One source said that the Rangers expect Zito to sign with the San Francisco Giants. The Rangers offered Zito a six-year, $84 million contract. They also added a vesting option for $15 million for a seventh year with a $4 million buyout. The option would have kicked in if Zito pitched 200 innings in the sixth year of the contract. But apparently it wasn't enough to lure Zito to Texas.
"I enjoyed getting to know Barry," said Rangers owner Tom Hicks. "I think highly of him as a player and as a person. I wish him well with his new team. I am glad he is not pitching with one of our division opponents. I am comfortable that we made a very strong offer."
Zito -- who resides in San Francisco -- has pitched for the Oakland Athletics his entire career and has chosen to remain on the West Coast. The Mets, Mariners, Angels and the Yankees were all interested in Zito.
According to The Associated Press, Zito will receive the largest contract for a pitcher in baseball history -- a seven-year, $126 million deal.
Zito's agreement, reached late Wednesday night, includes an $18 million option for 2014 that could increase the value to $144 million. Zito must pass a physical for the contract to be finalized.
Zito's deal ties for the sixth largest overall, matching the seven-year, $126 million extension agreed to this month by Toronto and center fielder Vernon Wells. Previously, the largest contract for a pitcher was Mike Hampton's $121 million, eight-year deal with the Colorado Rockies before the 2001 season.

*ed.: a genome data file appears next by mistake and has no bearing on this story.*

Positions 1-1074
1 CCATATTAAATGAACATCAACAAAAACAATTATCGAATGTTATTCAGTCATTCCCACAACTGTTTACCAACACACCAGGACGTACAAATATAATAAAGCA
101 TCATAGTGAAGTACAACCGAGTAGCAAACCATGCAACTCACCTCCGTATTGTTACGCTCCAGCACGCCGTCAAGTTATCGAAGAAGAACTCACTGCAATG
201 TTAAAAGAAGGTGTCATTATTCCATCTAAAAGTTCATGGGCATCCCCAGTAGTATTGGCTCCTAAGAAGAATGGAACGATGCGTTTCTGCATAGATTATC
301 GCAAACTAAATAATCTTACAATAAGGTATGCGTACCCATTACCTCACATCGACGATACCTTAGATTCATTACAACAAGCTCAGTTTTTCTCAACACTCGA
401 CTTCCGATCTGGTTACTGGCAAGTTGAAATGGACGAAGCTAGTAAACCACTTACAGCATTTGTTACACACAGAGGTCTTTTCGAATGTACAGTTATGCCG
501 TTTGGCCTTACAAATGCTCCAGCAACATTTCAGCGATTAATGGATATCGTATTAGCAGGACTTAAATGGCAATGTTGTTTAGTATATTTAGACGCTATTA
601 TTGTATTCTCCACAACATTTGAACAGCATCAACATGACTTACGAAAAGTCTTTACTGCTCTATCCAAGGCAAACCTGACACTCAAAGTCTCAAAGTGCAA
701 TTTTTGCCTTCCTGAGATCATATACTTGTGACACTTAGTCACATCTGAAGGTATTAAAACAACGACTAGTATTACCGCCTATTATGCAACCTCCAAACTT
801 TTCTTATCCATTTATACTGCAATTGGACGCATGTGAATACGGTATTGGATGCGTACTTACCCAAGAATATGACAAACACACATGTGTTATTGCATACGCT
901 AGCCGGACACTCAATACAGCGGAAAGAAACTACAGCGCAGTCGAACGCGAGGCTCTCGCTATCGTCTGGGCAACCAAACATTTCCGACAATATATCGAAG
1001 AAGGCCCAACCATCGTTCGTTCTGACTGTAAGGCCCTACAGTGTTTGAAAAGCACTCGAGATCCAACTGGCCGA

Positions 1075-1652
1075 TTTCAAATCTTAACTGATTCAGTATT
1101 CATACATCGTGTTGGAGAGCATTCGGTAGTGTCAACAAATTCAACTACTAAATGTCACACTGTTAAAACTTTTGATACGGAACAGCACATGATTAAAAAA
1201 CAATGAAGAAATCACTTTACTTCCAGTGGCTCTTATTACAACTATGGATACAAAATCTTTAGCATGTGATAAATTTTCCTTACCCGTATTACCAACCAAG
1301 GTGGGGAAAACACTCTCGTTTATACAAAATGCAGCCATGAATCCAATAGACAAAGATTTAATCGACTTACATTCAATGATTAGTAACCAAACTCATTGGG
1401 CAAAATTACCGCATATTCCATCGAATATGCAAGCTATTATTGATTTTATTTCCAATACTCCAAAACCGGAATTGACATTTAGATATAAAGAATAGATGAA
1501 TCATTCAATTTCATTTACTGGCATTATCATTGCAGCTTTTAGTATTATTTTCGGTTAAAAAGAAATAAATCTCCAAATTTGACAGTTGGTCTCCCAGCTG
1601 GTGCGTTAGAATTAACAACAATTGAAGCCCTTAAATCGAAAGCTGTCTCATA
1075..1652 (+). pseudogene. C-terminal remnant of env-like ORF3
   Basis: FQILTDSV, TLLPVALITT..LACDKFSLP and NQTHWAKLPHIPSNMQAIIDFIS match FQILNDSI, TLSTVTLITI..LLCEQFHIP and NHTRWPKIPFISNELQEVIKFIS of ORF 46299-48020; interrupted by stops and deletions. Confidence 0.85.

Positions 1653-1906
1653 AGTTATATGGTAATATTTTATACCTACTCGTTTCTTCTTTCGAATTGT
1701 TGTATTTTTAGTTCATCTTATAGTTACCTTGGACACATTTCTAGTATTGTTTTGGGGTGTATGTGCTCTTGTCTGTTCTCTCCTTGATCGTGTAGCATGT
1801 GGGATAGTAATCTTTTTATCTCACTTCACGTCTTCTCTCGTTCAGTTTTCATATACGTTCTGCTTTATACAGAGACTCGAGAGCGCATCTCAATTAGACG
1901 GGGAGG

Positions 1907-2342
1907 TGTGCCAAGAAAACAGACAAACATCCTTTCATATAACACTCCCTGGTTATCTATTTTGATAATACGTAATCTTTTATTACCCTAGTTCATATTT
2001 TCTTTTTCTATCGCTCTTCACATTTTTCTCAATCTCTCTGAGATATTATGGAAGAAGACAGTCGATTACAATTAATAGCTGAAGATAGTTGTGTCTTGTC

The Rangers continue to have discussions with agent Gregg Clifton about free-agent pitcher Mark Mulder, but he is coming off shoulder surgery and is not expected to be ready until the All-Star break.
Without Zito, the Rangers are left with a rotation of Kevin Millwood, Vicente Padilla, Robinson Tejeda and Brandon McCarthy, who was acquired last week from the Chicago White Sox. That leaves one spot in the rotation to be filled in Spring Training. The likely candidates are Kameron Loe, John Koronka, Edinson Volquez and Josh Rupe.
Club officials indicate they have little interest in the free-agent starting pitchers left on the market.
T.R. Sullivan is a reporter for MLB.com. This story was not subject to the approval of Major League Baseball or its clubs.